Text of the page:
14
Dec 16

It’s time to modernize the AP Stats curriculum

It's time to modernize the AP Stats curriculum

The suggestions below are based on the College Board AP Statistics Course Description, Effective Fall 2010. Citing this description, “AP teachers are encouraged to develop or maintain their own curriculum that either includes or exceeds each of these expectations; such courses will be authorized to use the “AP” designation.” However, AP teachers are constrained by the statement that “The Advanced Placement Program offers a course description and exam in statistics to secondary school students who wish to complete studies equivalent to a one semester, introductory, non-calculus-based, college course in statistics.”

Too much material for a one-semester course

I tried to teach AP Stats in one semester following the College Board description and methodology. That is, with no derivations, giving only recipes and concentrating on applications. The students were really stretched, didn’t remember anything after completing the course, and usefulness of the course for the subsequent calculus-based course was minimal.

Suggestion. Reduce the number of topics and concentrate on those, which require going all the way from (again citing the description) Exploring Data to Sampling and Experimentation to Anticipating Patterns to Statistical Inference. Simple regression is such a topic.

I would drop the stem-and-leaf plot, because it is stupid; chi-square test for goodness of fit, homogeneity of proportions and independence, including ANOVA, because it is too advanced and looks too vague without the right explanation. Instead of going wide, it is better to go deeper, building upon what students already know. I’ll post a couple of regression applications.

“Introductory” should not mean stupefying

Statistics has its specifics. Even I, with my extensive experience in Math, made quite a few discoveries for myself while studying Stats. Textbook authors, in their attempts to make exposition accessible, often replace the true statistical ideas by after-the-fact intuition or formulas by their verbal description. See, for example, the z score.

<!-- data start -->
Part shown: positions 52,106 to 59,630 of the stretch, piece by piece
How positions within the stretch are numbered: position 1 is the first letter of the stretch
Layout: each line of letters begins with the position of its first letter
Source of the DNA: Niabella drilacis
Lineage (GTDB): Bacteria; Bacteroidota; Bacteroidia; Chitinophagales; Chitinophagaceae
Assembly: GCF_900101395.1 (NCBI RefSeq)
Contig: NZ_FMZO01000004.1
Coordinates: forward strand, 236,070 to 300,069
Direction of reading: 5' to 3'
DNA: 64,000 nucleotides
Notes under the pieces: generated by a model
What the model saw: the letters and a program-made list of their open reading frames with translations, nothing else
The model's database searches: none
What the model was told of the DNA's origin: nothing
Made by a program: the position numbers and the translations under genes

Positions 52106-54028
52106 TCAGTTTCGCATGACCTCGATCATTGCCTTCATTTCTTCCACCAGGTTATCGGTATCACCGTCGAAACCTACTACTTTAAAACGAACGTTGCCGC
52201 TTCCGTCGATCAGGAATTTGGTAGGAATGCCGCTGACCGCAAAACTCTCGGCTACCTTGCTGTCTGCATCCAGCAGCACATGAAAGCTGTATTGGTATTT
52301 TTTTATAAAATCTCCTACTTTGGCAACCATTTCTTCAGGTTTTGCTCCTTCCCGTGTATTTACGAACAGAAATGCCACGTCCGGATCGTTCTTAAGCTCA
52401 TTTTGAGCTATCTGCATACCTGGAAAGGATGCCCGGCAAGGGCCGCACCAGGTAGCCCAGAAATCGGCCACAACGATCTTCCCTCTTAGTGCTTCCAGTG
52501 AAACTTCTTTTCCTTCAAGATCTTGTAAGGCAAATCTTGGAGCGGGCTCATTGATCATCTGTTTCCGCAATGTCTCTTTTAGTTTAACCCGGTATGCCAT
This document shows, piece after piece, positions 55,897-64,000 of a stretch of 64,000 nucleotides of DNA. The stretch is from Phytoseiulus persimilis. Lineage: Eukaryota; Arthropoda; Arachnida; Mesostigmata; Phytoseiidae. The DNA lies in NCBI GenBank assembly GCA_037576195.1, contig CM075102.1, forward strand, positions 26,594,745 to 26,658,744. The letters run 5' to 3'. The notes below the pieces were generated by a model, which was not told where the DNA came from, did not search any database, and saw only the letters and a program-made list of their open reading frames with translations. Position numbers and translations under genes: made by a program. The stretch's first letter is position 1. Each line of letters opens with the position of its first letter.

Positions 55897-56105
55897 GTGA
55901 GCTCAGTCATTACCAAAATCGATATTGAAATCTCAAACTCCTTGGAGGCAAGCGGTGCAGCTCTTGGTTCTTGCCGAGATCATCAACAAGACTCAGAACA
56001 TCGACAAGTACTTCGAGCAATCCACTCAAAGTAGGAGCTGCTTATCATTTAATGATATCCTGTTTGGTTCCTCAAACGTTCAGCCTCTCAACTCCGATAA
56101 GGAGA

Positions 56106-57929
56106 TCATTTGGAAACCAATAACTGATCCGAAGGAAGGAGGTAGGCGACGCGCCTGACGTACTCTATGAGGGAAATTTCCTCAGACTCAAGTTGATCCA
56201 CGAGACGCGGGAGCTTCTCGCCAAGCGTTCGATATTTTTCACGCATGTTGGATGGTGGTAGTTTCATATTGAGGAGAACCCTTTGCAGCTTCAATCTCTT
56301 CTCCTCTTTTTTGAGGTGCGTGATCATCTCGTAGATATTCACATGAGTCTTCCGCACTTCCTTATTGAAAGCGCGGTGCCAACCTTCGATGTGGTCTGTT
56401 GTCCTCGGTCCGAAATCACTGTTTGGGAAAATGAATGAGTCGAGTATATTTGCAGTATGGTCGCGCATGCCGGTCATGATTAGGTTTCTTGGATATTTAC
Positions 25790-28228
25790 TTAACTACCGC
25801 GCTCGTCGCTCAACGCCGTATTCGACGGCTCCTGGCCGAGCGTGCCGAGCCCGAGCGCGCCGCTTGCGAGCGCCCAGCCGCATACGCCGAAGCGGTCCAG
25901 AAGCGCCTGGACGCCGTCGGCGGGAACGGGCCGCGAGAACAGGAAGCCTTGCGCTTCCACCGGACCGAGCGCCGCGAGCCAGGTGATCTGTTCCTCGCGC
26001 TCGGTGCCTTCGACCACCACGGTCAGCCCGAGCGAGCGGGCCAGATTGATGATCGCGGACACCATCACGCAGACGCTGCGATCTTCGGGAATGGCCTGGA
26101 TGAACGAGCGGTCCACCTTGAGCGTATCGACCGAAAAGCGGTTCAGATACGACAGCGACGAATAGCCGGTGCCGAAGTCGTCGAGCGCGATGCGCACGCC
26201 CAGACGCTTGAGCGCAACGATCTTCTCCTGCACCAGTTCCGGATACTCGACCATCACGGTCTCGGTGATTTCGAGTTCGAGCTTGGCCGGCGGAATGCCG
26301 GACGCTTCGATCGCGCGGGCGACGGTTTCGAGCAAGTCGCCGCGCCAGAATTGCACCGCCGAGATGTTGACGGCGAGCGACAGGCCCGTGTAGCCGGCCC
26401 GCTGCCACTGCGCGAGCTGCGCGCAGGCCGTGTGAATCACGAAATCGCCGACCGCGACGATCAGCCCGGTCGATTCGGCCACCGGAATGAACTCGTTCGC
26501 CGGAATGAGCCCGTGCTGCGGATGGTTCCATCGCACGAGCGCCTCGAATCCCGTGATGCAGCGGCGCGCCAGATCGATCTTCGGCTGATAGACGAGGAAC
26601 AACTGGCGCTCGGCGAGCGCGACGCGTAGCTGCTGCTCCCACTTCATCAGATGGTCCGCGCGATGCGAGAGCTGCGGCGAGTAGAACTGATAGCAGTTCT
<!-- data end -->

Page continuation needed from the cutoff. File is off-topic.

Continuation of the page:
Using TI-83+ and TI-84 graphing calculators is like using a Tesla electric car in conjunction with candles for generating electricity. The sole purpose of these calculators is to prevent cheating. The inclination for cheating is a sign of low understanding and the best proof that the College Board strategy is wrong.

Once you say “this course is non-calculus-based”, you close many doors

When we format a document in Word, we don’t care how formatting is implemented technically and we don’t need to know anything about programming. Looks like the same attitude is imparted to students of Stats. Few people notice a big difference. When we format a document, we have an idea of what we want and test the result against that idea. In Stats, the idea has to be translated to a formula, and the software output has to be translated into a formula for interpretation.

I understand that, for the majority of Stats students, the amount of algebra I use in some of my posts is not accessible. However, the opposite tendency of telling students that they don’t need to remember any formulas is unproductive. It’s only by memorizing and reproducing equations that they can augment their algebraic proficiency. Stats is largely a mental science. To improve mental activity, you have to engage in one.

Suggestion. Instead of “this course is non-calculus-based”, say: the course develops the ability to interpret equations and translate ideas to formulas.